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Discussion in 'Barefoot & Minimalist Running' started by Longboard, Mar 15, 2013.

  1. Longboard

    Longboard Chapter Presidents
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  2. Longboard

    Longboard Chapter Presidents
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    I was told by a gym manager last week if they allowed barefoot treadmilling then they'd also have to allow sandals and flip flops because those members would complain "How come he can be barefoot and I can't work out in sandals?
    My response was that the answer should be: "Because bare feet are safe on the equipment, and when you factor in shoelaces and fulcrum related ankle sprains can often times be safer than athletic shoes. Sandals and flip flops are dangerous on the machines, so you must remove them before working out".
    I plan on presenting it that way to corporate Fitness 19 if my other local clubs decide to crack down on me after the article. I also will try to get corporate to reconsider allowing bare feet for floor and treadmill since there are well documented research articles detailing the health benefits as well as debunking the "danger" myths.
     

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  3. Mayka

    Mayka Barefooters
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    I thought about it and there's only one place in a gym or fitness center where I can see it being justified that patrons be required to wear shoes, and that is the climbing wall, the reason being that I can understand gym patrons not wanting to put their hands where bare feet have been.

    Now, we all know that the sole of a shoe would probably have more germs on it than the sole of a habitual barefooter, but let's argue it would be the same KIND of germs. But the soles of someone who habitually wears shoes could have all kinds of nasty smelly bacteria and fungi on them, and I can understand not wanting to have to put your hands on a place where nasty smell fungus feet might have been.

    Like I said, this wouldn't be a problem with a habitual barefooter, but since allowing bare feet on the climbing wall would also allow habitually shod people to climb barefoot, I can understand not wanting to open that can of worms. But other than the climbing wall, I really don't see how being barefoot in a gym would really affect anyone else AT ALL.
     
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  4. BFwillie_g

    BFwillie_g Barefooters
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    I think you make a good distinction between real barefooters and shoe-wearers who take off their orthopedic petri dishes aka footwear. And unfortunately, most people can't comprehend that distinction. They associate barefoot with with Stinkfoot.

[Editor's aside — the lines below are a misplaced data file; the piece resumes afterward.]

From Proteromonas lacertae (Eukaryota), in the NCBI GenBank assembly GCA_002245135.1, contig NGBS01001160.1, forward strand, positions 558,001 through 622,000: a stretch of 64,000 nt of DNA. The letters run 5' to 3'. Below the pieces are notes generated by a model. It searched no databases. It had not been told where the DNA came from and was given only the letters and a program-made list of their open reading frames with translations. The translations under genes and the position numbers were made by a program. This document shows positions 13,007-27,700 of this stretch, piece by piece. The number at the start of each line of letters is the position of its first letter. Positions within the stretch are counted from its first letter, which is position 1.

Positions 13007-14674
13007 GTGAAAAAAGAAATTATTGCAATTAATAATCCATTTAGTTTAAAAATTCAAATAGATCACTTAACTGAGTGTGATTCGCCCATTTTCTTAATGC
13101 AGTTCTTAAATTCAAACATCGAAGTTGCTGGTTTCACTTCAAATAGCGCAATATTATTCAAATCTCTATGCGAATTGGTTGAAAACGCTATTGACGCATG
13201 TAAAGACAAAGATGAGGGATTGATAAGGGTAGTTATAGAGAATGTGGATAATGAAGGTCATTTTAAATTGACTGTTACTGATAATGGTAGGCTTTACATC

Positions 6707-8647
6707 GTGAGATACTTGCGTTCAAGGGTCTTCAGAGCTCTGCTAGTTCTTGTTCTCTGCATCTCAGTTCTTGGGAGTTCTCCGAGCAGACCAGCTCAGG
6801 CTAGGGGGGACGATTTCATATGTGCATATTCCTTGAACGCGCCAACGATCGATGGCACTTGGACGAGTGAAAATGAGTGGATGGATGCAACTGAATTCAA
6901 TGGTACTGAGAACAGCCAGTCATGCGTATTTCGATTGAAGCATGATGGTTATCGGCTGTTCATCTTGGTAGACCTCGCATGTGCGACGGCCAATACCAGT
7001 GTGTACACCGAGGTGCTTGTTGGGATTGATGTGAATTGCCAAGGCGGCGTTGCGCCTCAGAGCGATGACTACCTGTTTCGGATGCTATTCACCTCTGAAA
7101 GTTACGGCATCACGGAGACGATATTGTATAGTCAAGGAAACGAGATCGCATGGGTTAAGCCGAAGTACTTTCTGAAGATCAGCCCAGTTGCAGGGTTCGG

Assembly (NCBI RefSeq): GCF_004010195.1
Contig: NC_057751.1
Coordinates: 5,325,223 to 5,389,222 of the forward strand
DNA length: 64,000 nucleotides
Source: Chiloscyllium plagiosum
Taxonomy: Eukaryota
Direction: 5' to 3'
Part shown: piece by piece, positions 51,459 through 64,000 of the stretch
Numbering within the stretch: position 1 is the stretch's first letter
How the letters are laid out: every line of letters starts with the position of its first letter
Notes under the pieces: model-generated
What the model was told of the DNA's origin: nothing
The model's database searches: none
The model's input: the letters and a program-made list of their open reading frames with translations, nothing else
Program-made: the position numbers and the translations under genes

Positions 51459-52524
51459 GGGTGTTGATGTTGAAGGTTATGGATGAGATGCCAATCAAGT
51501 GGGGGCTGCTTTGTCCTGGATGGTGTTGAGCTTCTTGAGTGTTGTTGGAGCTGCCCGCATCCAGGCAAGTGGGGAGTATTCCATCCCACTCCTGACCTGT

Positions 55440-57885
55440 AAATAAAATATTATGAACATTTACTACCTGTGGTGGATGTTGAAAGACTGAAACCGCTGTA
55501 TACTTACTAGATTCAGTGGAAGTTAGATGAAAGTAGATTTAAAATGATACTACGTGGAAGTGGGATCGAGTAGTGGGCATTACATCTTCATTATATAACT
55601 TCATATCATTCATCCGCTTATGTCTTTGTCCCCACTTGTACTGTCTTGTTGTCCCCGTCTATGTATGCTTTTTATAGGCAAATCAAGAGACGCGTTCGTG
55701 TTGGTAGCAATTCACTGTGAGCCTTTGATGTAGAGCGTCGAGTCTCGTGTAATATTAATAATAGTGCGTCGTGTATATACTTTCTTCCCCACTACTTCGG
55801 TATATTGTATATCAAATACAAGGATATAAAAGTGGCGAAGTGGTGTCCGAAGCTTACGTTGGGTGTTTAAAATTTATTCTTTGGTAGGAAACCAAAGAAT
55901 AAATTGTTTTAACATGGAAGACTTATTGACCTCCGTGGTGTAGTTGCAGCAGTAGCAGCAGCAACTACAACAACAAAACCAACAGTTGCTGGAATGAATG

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  5. Sid

    Sid Barefooters

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    Climbing shoes range from snug to tight, so it's not an activity that interests me as a barefoot runner. Plus, outdoor rock faces can be covered in bird droppings.

    "Rock climbing shoes should generally fit tight around your feet. How tight is determined by what you are doing and how much pain you can stand. Your toes should curl up a bit in the front of the shoe and should not wiggle. This makes your foot that much more powerful for edging and smearing. However, it makes rock shoes a bit uncomfortable."
    http://www.abc-of-rockclimbing.com/buying-guide/buyingguideclimbingshoes.asp
     
  6. Longboard

    Longboard Chapter Presidents
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    I the early days of rock climbing gyms there were many barefoot climbers, and the standard was special shoes or bare feet.
    Given the inherent dangers of rock climbing even while using all of the proper safety equipment and belaying, germ transfer from foot to hand to mouth or eye is probably the least of the climbers concern.
     

  7. Ahcuah

    Ahcuah Barefooters

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    Ah, yes. The bare hands that people have sneezed into. The bare hands that people have picked their noses with. The bare hands that have touched the restroom door handles that other people have touched without washing. The bare hands that may have worked in the garden among the dirt. The bare hands that may have prepared food without washing. The bare hands that have been brushed through their hair which collects just about anything in the air.

    Or maybe people just make up excuses.
     
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  8. Mayka

    Mayka Barefooters
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    I'm not saying I disagree with you. In fact, I personally doubt even habitually shod feet are really that much worse germ-wise than shoes or hands. But when I say I think it's justified, I mean that it's genuinely the only case where shod patrons could even MAKE the argument that someone else's bare feet physically (instead of just psychologically) affect them. In other situations where shoes are required in gyms, shod patrons will not come into direct skin contact with places barefoot people have stepped. Regardless of how uncomfortable it may make them, it genuinely doesn't directly affect them on a physical level.